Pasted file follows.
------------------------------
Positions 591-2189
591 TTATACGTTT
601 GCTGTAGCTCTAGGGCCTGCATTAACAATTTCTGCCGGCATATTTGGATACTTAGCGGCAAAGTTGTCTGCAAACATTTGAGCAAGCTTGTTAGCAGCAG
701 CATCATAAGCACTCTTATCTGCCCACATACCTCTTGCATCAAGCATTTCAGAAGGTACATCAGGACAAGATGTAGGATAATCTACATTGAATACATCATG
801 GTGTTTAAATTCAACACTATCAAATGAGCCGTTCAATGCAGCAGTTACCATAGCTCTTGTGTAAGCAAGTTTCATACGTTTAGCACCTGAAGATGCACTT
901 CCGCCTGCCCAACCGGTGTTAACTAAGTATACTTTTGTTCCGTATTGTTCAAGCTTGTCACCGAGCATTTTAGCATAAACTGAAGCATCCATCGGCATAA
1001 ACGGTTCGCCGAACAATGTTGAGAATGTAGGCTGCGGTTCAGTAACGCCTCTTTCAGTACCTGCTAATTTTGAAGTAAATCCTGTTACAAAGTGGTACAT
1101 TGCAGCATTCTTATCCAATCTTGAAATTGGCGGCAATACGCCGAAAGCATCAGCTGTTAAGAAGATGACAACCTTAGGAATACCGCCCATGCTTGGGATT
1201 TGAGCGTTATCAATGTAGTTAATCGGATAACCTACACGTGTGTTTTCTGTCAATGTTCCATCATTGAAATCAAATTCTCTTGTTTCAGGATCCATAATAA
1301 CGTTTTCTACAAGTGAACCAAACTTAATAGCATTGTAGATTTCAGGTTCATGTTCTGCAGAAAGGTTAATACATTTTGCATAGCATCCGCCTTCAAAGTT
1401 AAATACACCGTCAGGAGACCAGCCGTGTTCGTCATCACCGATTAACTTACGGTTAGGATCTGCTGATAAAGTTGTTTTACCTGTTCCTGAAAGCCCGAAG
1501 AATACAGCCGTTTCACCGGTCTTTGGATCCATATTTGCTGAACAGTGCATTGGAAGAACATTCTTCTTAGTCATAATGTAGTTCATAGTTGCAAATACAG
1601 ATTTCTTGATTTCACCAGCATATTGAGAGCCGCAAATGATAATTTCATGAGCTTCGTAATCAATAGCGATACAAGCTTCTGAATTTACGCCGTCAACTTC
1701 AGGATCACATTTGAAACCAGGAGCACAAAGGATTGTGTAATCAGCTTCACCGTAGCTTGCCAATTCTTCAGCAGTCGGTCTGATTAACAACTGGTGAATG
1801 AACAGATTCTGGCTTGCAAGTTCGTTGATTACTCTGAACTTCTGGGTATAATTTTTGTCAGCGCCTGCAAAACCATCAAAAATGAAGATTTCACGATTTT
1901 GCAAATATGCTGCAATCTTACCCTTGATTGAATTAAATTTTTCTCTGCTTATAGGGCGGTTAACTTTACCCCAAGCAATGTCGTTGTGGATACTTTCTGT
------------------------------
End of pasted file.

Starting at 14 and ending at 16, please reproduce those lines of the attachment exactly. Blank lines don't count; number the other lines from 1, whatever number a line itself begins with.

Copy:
1701 AGGATCACATTTGAAACCAGGAGCACAAAGGATTGTGTAATCAGCTTCACCGTAGCTTGCCAATTCTTCAGCAGTCGGTCTGATTAACAACTGGTGAATG
1801 AACAGATTCTGGCTTGCAAGTTCGTTGATTACTCTGAACTTCTGGGTATAATTTTTGTCAGCGCCTGCAAAACCATCAAAAATGAAGATTTCACGATTTT
1901 GCAAATATGCTGCAATCTTACCCTTGATTGAATTAAATTTTTCTCTGCTTATAGGGCGGTTAACTTTACCCCAAGCAATGTCGTTGTGGATACTTTCTGT